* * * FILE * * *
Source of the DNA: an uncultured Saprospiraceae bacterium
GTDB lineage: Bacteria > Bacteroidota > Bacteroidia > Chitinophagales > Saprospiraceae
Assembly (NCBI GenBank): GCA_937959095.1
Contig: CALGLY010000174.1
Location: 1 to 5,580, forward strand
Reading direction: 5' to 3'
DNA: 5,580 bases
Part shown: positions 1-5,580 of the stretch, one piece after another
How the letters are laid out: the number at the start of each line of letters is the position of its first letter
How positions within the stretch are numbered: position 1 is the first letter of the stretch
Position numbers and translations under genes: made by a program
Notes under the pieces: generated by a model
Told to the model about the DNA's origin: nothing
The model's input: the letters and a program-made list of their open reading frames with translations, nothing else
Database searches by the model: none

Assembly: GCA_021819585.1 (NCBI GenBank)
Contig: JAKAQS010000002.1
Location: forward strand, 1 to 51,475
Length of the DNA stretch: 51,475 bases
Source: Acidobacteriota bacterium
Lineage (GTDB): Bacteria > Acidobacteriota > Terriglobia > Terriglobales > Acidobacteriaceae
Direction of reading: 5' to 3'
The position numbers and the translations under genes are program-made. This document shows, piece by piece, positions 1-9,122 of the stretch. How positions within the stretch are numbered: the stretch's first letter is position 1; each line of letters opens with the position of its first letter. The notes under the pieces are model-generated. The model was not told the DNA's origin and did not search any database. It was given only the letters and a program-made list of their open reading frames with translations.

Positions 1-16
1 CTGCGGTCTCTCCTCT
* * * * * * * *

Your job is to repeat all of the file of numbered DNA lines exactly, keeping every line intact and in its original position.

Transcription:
Source of the DNA: an uncultured Saprospiraceae bacterium
GTDB lineage: Bacteria > Bacteroidota > Bacteroidia > Chitinophagales > Saprospiraceae
Assembly (NCBI GenBank): GCA_937959095.1
Contig: CALGLY010000174.1
Location: 1 to 5,580, forward strand
Reading direction: 5' to 3'
DNA: 5,580 bases
Part shown: positions 1-5,580 of the stretch, one piece after another
How the letters are laid out: the number at the start of each line of letters is the position of its first letter
How positions within the stretch are numbered: position 1 is the first letter of the stretch
Position numbers and translations under genes: made by a program
Notes under the pieces: generated by a model
Told to the model about the DNA's origin: nothing
The model's input: the letters and a program-made list of their open reading frames with translations, nothing else
Database searches by the model: none

Assembly: GCA_021819585.1 (NCBI GenBank)
Contig: JAKAQS010000002.1
Location: forward strand, 1 to 51,475
Length of the DNA stretch: 51,475 bases
Source: Acidobacteriota bacterium
Lineage (GTDB): Bacteria > Acidobacteriota > Terriglobia > Terriglobales > Acidobacteriaceae
Direction of reading: 5' to 3'
The position numbers and the translations under genes are program-made. This document shows, piece by piece, positions 1-9,122 of the stretch. How positions within the stretch are numbered: the stretch's first letter is position 1; each line of letters opens with the position of its first letter. The notes under the pieces are model-generated. The model was not told the DNA's origin and did not search any database. It was given only the letters and a program-made list of their open reading frames with translations.

Positions 1-16
1 CTGCGGTCTCTCCTCT